When a project is in trouble, you will often find yourself in a stand off with a client. Usually it goes something like this: they weren’t happy with something, you managed to sort it out, but now they won’t pay you until everything is 100% perfect.
You might remember way back when we were discussing how to convert a successful pitch into a sale I talked about the dangers of deposits. When you have a projects that’s going off the wrong suddenly there becomes a very real chance that you’re not going to be paid the full amount. That means that potentially you’ve done all the work, devoted all your allotted time (and often more if a project is going wrong) and now won’t get half your money.
Where there has been an ongoing argument the issue of trust comes into play. The client is unhappy about the service so far, but worried that the second they pay you you’ll disappear and therefore feels justified in withholding the money. The issue for you is that this dynamic can’t go on forever, you can’t keep working on this project and not getting paid. You have much more to loose than the client. They might have an 80% completed project, but you’re missing 50% of your earnings.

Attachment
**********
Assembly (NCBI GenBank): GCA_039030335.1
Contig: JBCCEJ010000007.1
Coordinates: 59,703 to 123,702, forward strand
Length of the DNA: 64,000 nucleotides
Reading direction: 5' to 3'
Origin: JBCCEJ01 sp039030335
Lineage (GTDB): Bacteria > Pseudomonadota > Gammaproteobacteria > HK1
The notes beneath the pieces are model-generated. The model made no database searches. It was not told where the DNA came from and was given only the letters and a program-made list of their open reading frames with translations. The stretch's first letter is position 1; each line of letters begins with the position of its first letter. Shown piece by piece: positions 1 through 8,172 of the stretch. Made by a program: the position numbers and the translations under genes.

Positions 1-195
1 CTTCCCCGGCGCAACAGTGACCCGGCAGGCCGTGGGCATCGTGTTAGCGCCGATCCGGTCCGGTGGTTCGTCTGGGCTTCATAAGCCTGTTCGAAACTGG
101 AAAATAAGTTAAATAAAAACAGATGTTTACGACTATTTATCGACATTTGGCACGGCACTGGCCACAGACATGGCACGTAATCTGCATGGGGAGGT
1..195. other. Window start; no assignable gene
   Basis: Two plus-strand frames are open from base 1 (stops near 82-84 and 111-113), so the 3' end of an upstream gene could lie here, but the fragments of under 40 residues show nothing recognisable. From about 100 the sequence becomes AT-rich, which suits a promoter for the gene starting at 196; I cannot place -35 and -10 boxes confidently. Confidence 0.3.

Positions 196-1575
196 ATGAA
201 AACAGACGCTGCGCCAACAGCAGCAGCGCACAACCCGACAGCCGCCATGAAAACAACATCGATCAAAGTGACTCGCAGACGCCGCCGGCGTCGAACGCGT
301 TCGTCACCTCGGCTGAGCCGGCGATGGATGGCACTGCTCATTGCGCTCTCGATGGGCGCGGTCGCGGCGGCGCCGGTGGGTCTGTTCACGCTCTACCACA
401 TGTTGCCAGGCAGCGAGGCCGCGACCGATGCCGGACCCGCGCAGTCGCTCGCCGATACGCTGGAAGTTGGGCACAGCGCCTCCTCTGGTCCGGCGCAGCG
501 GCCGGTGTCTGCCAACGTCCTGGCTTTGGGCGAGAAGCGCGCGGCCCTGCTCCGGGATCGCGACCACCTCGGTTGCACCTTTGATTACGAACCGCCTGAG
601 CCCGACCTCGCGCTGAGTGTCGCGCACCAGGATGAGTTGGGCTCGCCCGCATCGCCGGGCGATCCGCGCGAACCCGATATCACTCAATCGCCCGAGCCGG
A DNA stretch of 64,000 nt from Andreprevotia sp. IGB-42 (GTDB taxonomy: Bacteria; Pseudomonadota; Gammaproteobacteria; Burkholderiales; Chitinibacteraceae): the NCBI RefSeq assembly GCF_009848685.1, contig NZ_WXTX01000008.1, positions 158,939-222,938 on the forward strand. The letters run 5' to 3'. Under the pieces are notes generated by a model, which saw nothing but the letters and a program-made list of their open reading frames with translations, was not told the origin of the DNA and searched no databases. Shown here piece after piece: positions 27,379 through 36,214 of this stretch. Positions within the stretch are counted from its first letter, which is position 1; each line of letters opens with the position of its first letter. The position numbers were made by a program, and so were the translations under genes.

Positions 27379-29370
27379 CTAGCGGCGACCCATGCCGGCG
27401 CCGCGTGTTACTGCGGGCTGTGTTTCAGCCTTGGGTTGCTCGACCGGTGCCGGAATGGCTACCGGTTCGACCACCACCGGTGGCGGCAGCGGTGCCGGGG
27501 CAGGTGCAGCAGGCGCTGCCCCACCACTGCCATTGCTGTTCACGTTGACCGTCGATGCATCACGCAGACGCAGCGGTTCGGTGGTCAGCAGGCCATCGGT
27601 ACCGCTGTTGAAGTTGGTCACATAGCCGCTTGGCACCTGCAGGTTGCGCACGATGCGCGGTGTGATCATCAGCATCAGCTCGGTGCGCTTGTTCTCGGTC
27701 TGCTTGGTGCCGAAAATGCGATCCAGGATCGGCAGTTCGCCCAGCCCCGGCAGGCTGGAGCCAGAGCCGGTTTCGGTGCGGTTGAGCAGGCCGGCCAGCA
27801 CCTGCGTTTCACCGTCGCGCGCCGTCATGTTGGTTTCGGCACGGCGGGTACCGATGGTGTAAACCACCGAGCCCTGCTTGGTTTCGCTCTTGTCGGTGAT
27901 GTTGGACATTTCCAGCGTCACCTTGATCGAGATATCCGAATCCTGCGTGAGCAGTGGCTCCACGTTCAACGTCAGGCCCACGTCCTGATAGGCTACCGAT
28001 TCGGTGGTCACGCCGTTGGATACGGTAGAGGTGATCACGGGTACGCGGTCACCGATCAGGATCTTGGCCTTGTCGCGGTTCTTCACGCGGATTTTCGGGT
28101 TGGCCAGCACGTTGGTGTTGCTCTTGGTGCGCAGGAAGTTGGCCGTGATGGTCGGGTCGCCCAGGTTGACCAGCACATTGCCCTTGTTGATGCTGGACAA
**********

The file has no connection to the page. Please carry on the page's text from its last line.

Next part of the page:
Normally in a process you will have given the client an amount of changes. now sometimes when things are going wrong this goes completely out of the window, but where possible try and hold them to this. What you then do is give the client an extra ring of changes. So rather than have a constant back and forth on what you need to do in order to get paid you say:
“Normally Fred we give clients 3 rounds of changes, obviously this project has had it’s trouble so what we’re going to give you 2 rounds of changes for nothing to apologise. Write up a full list of everything you think needs doing. We’ll then divide that up into essential and non-essential activities. We’ll complete all of the essential steps before payment, which will leave only the tiny extras. This gives us both a clear understanding of what’s left to do and also assures us that we can get paid for the hours we’ve put in.”
In some cases a client might insist that you do everything before they give you a penny. Make sure you refer tightly to the initial brief and don’t do any extras. Ensure you’ve covered your arse should they decide to run out.